Freedom Fighter

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The sun was brightly shining casting its piercing rays through the tall crisp white sails. My cheeks were getting a little rosy and I inwardly cursed myself for forgetting my hat.   Last night my nerves almost got the best of me. But when I aw...

The sun was brightly shining casting its piercing rays through the tall crisp white sails. My cheeks were getting a little rosy and I inwardly cursed myself for forgetting my hat.
 
Last night my nerves almost got the best of me. But when I awoke this morning, rejuvenated, I decided to move forward and keep my promise. I needed some time to be alone anyways. All of the recent events in the area was upsetting and what better way to relax than on a boat away from everyone else. Well almost everyone. Right as I was pulling away from the dock to avoid Daddy, Trigger hopped aboard. Trigger made the small boat feel even smaller but I was glad to have him. Trigger's protective nature of me was comforting. What better back up to have than a golden pointing lab who Daddy had trained for hunting.
 
I steered the boat round the river's bend and faced the eye catching sugar maple trees that ran along the water's edge. The beauty of the trees changing colors as we eased in to the autumn months made me sigh. I love my family and my home, but nothing could ever compare to being alone on the water. The boat swayed from side to side. The lapping sound of the fresh water made me want to take a nap.
 
I saw the flyer first before anyone else at the manor. They were being discretely distributed into people's mailboxes hoping for someone to answer the call. I loved being Daddy's sweet southern bell, but times were changing. I could no longer sit back and watch as the country split in two. 
 
My eyes softly closed against the warm sunshine and I breathed deeply taking in the smells of the season. Pumpkin, walnuts, pine and bark. My eyes shot open when a splash of murky river water fell into my lap. Trigger was leaning over the right side of our small vessel intently looking at something or someone on shore. His lips grew a part and he bared his teeth, growling deeply. "Hush!" I said in an audible whisper. I couldn't be seen in this area! Daddy had friends who had joined the war and policed these waters for escapees and traitors. Daddy would whip me good if he knew what I was up to!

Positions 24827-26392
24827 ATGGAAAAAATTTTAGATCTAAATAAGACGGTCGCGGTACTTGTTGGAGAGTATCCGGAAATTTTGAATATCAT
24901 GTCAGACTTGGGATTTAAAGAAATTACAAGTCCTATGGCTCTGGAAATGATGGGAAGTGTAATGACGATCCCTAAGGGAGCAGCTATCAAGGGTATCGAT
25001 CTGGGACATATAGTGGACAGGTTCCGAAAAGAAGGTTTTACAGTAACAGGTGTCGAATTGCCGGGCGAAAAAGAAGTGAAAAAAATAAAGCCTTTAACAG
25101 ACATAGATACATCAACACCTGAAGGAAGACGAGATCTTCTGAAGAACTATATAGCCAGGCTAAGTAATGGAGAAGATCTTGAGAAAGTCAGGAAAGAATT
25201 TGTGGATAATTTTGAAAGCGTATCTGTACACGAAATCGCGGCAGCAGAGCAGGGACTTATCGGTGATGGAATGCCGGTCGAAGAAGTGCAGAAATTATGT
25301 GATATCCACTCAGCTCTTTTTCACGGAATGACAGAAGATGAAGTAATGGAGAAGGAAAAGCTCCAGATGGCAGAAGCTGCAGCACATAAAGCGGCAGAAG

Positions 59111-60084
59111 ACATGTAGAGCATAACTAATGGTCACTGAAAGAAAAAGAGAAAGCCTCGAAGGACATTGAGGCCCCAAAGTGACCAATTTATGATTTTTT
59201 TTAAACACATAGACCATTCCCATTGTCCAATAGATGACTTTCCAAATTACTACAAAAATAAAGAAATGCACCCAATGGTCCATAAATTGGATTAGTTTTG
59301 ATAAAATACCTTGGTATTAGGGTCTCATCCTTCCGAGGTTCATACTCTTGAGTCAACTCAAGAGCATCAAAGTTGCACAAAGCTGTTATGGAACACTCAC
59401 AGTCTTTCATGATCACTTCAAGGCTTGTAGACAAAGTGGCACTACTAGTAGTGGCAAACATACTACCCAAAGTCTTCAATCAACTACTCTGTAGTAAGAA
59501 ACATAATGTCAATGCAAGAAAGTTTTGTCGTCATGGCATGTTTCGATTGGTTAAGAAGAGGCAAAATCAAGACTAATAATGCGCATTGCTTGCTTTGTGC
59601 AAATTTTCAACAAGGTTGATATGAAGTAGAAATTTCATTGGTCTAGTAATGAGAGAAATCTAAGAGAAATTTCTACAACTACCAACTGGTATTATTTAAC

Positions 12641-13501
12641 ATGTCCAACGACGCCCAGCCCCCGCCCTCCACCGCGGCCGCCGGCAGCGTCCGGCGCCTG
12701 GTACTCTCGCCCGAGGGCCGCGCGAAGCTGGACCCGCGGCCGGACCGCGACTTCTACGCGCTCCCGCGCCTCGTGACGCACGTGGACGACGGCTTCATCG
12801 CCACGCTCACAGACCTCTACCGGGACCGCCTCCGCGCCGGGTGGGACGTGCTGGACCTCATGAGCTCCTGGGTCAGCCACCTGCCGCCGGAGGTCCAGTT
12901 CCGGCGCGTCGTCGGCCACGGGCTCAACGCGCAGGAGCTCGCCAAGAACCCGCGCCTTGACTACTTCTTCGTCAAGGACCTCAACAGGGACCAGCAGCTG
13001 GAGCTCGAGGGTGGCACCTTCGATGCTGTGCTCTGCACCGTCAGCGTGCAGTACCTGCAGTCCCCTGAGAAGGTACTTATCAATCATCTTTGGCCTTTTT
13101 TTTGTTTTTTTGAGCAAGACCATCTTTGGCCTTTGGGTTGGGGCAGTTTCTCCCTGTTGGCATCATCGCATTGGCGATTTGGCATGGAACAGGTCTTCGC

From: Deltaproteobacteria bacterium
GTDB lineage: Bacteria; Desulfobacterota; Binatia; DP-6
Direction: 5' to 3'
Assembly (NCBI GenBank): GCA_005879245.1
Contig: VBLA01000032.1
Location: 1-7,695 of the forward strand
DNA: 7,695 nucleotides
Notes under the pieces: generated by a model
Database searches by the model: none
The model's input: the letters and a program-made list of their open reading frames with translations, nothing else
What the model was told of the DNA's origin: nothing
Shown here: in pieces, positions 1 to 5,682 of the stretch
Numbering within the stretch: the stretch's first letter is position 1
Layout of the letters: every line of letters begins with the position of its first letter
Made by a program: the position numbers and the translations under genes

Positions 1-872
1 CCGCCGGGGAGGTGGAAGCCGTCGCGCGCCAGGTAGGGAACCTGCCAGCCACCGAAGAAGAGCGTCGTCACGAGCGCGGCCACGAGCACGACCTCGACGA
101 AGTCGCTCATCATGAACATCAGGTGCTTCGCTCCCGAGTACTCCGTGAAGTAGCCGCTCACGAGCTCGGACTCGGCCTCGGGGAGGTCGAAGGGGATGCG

I followed Trigger's gaze out into the thick woods and saw nothing. The tributary was coming near and I readied myself to port. The gentle autumn wind guided me right where the flyer had said to go. The hair on Trigger's back still stood up but his growling had ceased. I scanned the muddy shoreline of the Savannah River and saw nothing. Not even a deer.
 
I gathered my things in preparation to dock. I stepped one foot onto shore and hesitated to step the other out. Trigger leaped past me turning round wagging his tail. He was excited to be somewhere else other than the manor. Trigger's ears perked up at the sound of dried crunching leaves and snapping sticks. Someone was out there.
 
"Hello?" I asked softly.
 
A woman holding a toddler in matted clothes appeared from the woods. "You here 'bout that flyer?" she asked quickly. Her eyes darted from side to side and her grip tightened around the fragile frame of the toddler.
 
"Yes ma'am."
 
Her lip quivered and in shaking voice responded, "Ain't nobody called me 'ma'am' before." I smiled. "What a precious dog you got there. He's white too I see." At this remark the toddler in her arms laughed and clapped his hands. Trigger never cared for the servants at the manor, but out here he licked the child's dried and swollen feet.
 
More crunching came from the woods and behind the mother were several more women and children. Not too far behind them, a large man in overalls and a straw hat stepped forward. Trigger growled.
 
"She here 'bout that flyer," the woman announced to everyone.
 
"Ma'am," the man said, He took off his straw hat and bowed.
 
"Please sir. Nobody needs to be calling me ma'am. I'm here to help in anyway that I can. Trigger too!"
 
The man's lip quivered. "Ain't nobody called him 'sir' before," the woman said lightly placing her weather worn hand on the man's large forearm. I smiled.
 
I reached in the bag and handed out some bruised peaches and jars of pickles. "It was the best I could do this time. I promise I'll have more next time. Something other than pickles!" Everyone laughed. I had made the leap from Daddy's innocent daughter to rebellious freedom fighter.  
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